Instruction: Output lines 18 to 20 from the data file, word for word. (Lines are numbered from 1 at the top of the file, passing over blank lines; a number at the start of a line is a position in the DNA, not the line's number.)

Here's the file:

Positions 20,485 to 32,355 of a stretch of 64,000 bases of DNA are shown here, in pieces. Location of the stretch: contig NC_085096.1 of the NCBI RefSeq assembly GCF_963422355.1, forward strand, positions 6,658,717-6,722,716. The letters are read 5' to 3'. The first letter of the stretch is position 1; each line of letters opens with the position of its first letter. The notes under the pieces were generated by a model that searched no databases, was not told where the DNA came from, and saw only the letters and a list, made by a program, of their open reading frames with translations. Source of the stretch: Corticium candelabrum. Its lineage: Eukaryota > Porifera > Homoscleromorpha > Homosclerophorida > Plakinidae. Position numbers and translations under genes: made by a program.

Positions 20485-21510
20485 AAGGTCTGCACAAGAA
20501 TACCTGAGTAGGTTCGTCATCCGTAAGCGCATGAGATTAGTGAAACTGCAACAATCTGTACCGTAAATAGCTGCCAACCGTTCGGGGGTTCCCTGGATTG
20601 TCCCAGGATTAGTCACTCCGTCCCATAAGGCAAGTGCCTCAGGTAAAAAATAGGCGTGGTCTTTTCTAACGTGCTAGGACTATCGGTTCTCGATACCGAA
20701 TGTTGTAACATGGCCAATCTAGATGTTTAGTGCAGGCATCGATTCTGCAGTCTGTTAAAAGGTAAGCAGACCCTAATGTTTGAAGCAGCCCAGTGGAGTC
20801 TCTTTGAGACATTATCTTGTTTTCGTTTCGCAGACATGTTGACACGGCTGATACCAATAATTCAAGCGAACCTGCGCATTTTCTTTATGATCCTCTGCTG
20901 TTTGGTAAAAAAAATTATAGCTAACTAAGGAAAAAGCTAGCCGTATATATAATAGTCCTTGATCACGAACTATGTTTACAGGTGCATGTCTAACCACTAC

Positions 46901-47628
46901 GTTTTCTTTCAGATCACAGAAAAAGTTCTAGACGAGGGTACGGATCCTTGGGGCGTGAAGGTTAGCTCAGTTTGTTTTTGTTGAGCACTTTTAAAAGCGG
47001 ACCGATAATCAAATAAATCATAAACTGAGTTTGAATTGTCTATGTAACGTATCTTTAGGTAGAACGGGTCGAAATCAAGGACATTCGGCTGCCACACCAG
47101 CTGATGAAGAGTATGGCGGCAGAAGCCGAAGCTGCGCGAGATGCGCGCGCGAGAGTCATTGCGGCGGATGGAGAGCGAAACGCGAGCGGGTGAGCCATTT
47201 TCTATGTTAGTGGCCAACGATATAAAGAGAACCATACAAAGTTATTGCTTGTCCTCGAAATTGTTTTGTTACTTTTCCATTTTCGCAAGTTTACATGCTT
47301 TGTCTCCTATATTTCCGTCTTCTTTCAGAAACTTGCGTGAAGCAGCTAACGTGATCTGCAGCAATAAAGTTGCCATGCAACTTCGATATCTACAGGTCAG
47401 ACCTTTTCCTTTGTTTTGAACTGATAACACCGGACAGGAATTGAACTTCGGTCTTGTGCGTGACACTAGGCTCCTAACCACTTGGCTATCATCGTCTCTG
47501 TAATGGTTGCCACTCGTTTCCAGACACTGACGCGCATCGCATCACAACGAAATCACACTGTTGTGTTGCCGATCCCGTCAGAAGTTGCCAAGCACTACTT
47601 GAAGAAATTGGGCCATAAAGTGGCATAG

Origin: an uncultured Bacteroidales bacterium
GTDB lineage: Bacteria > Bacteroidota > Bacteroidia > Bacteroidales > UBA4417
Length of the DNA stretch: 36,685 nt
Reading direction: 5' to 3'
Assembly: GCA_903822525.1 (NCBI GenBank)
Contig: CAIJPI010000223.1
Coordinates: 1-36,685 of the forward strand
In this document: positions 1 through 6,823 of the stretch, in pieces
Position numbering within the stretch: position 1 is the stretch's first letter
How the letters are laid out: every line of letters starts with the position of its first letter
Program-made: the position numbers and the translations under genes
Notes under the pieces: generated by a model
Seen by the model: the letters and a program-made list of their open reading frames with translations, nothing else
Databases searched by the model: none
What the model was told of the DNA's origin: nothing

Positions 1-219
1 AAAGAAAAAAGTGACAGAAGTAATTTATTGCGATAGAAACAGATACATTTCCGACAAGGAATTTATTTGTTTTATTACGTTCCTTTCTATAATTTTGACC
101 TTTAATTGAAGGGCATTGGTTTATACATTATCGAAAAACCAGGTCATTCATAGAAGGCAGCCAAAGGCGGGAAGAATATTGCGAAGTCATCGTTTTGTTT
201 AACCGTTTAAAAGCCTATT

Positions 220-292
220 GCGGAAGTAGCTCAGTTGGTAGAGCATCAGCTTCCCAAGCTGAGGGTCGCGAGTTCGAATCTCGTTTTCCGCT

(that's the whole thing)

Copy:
Origin: an uncultured Bacteroidales bacterium
GTDB lineage: Bacteria > Bacteroidota > Bacteroidia > Bacteroidales > UBA4417
Length of the DNA stretch: 36,685 nt